‘You don’t have to play golf all the time’

DUBAI - Talented, teenage girls need to be nurtured through their golfing careers to avoid the risk that their precocious play may fizzle out in beleaguered burnout.



By Alex Leach

Published: Sat 11 Dec 2010, 1:34 AM

Last updated: Wed 13 Oct 2021, 2:59 PM

That’s the stark warning of Laura Davies, who – while welcoming younger participation in the ladies’ game – fears for the futures of those so-called sensations if their priorities and time are not managed properly.

Davies, at 47, is the oldest participant at this week’s Dubai Ladies Masters (DLM), where 15-year-old American Alexis Thompson – the youngest female professional golfer in the world – is making her first-ever appearance.

“It’s young, but I’ve always said: ‘If you’re good enough and your parents are making sure your schooling is done and you’re not doing too much, then why not?’ because you never quite know how it’s going to pan out,” the Englishwoman said. “When I was a junior, some of the best players didn’t make it as pros. She (Alexis) is making it as a pro already, so why not give it a go?

“The parents need to take responsibility and I think they do. She doesn’t play a huge amount of tournaments and her dad caddies for her most of the time. They’re doing a good job with her.

“She wants to play and compete and, as long as it’s regulated properly by the parents, why not?”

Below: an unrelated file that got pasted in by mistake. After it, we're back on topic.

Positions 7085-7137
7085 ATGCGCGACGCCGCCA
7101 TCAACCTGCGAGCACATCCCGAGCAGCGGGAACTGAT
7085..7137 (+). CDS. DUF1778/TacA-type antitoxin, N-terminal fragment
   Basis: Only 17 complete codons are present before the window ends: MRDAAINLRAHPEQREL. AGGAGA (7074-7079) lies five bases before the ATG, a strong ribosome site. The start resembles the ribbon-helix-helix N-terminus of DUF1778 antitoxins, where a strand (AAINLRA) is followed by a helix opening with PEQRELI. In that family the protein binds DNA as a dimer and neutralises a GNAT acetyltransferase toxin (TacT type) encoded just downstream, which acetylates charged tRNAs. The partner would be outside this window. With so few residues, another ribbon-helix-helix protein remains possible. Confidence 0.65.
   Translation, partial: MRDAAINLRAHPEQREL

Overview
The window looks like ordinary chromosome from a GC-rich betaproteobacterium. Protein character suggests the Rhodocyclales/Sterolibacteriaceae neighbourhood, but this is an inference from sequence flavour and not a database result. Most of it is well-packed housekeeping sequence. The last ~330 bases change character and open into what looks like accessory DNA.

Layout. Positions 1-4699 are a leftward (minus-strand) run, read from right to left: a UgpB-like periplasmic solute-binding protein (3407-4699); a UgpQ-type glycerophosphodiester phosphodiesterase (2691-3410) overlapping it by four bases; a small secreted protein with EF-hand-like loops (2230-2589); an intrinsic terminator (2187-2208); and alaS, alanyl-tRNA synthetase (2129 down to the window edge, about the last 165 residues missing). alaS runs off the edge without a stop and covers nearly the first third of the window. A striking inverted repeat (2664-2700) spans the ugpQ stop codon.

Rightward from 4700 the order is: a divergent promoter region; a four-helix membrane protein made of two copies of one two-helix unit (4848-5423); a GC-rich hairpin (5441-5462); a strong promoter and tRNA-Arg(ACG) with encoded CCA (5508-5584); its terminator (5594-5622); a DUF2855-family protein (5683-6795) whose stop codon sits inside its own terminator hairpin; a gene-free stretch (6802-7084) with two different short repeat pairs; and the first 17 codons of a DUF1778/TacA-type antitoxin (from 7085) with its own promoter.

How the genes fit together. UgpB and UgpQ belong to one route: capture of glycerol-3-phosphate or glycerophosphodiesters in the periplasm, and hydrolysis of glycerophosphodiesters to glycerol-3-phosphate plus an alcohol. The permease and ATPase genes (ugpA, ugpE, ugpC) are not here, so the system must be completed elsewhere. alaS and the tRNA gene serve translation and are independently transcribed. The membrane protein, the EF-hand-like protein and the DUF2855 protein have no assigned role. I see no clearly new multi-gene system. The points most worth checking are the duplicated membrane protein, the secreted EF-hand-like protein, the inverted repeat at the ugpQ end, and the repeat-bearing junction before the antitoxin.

Davies also insists the best way forward for these aspiring youngsters would be to not let the game consume their lives too readily, with spare time a precious commodity that should be cherished. “Don’t stand on the range every day practising and, when you’re home for a week, have a week off,” she replied when asked for advice to Thompson and Co.

“You don’t have to be playing golf all of the time just because you’re a professional golfer. That would be my biggest tip to any of these youngsters because they wear me out just watching them.”

Those reservations are especially important too on a circuit that is draining enough as it is, with regular flights around the globe getting in the way of a settled living.

“By the time she is 25, she’ll have been on tour for 10 years and she might be thinking: “Christ, what’s this all about? I want a normal life’ as travelling around week in, week out is weird,” Davies explained. “You’re never in the same place for more than two weeks on the trot. She might get fed up with it or she may not. Who knows?”


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